Table 4. List of polygenic risk scores (PRS) datasets from recently published GWAS.
Table 4. List of polygenic risk scores (PRS) datasets from recently published GWAS.
PhenotypeDiscovery Sample/ConsortiumSample Size
AUD diagnosis (ICD-9/ICD-10)MVP [60]202,00456,648
AUDIT-C symptomsMVP [60]200,68056,495
Max alcohol intakeMVP [61]126,93617,029
Alcohol dependence (DSM-IV)PGC [62]46,5686280
Table 5. Random forest importance parameters and direction of significance for the top significant variables (p < 0.05) are shown. The variables are sorted based on the Gini decrease. Details of these features are available in the Materials and Methods Section of the Supplementary Materials.
Table 5. Random forest importance parameters and direction of significance for the top significant variables (p < 0.05) are shown. The variables are sorted based on the Gini decrease. Details of these features are available in the Materials and Methods Section of the Supplementary Materials.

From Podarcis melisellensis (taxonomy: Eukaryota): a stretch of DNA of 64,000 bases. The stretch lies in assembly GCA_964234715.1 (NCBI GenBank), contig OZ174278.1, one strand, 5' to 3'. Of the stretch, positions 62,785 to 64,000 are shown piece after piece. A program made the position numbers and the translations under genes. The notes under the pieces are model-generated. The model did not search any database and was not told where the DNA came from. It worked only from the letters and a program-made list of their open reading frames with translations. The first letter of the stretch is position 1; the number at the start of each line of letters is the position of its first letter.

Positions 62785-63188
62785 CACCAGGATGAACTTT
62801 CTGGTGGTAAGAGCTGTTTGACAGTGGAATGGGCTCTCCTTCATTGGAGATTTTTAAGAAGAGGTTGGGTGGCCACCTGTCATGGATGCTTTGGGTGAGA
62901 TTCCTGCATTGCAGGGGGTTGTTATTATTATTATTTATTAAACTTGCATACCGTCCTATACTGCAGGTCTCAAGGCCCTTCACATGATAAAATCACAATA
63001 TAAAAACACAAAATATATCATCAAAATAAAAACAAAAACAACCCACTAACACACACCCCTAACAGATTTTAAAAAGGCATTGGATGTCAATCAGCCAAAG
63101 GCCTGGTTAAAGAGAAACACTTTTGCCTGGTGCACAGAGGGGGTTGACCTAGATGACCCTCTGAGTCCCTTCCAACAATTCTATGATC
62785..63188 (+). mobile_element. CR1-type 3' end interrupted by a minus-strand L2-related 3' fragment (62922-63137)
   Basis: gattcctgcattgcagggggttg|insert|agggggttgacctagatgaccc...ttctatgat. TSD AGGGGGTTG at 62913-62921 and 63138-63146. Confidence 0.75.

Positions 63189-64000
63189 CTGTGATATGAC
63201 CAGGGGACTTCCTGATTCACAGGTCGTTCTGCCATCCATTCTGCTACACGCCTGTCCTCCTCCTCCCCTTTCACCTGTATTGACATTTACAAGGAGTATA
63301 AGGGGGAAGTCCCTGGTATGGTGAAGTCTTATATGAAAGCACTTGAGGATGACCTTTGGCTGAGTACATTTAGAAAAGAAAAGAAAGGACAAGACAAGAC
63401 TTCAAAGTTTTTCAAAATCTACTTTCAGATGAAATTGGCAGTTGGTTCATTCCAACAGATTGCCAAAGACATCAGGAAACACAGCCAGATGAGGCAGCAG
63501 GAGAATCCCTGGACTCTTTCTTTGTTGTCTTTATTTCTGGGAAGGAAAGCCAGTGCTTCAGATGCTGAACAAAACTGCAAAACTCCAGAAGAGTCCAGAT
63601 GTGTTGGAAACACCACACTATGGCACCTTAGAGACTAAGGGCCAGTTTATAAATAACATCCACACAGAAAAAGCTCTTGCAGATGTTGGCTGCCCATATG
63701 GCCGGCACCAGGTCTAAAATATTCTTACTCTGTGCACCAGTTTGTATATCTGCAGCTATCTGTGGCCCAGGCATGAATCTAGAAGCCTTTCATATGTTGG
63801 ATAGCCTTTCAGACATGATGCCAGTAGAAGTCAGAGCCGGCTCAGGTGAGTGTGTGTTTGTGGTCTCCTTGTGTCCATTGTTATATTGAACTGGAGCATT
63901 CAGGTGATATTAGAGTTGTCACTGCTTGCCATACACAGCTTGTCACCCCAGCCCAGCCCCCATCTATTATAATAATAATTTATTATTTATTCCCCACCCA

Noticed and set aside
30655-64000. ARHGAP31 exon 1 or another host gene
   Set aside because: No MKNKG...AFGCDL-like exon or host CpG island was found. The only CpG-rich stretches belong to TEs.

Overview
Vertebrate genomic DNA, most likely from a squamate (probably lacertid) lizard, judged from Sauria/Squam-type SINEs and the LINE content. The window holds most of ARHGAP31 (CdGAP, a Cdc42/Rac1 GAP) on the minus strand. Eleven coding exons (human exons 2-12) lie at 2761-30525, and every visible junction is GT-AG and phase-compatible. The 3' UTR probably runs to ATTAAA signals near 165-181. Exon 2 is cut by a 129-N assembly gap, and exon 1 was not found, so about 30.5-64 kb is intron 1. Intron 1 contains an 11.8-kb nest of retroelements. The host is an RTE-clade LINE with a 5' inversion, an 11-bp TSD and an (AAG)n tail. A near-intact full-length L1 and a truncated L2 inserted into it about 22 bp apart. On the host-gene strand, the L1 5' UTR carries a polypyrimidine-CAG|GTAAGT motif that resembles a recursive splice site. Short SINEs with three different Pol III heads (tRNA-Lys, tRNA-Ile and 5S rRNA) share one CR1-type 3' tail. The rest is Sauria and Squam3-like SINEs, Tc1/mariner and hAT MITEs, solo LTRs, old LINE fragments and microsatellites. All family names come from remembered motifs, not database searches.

FeatureMeasure/SourceGini DecreaseAccuracy Decrease# Trees# NodesTimes a RootMin. Depthp ValueDirection
AlcHlthProb5yrsFU Interview7.72810.04495456101112.33038.26 × 10−47MEM > CTL
AlcWthSx5yrsFU Interview4.82910.01964304591093.82304.09 × 10−13MEM > CTL
AlcExp5yrsFU Interview4.81340.0176417468954.01441.42 × 10−14MEM > CTL
Drk24HrFU Interview2.73180.0097385440705.02802.75 × 10−10MEM > CTL
*NEO_NQuestionnaire1.97010.0029334382475.64756.84 × 10−4MEM > CTL
FC_Ga_2_10R.PCC–R.LTC1.95740.001940248655.50471.02 × 10−17MEM > CTL
FC_Th_2_11R.PCC–L.PHG1.89020.0020377463115.74159.38 × 10−14MEM > CTL
FC_Be_1_4L.PCC–R.ACC1.86990.003037846365.82329.38 × 10−14CTL > MEM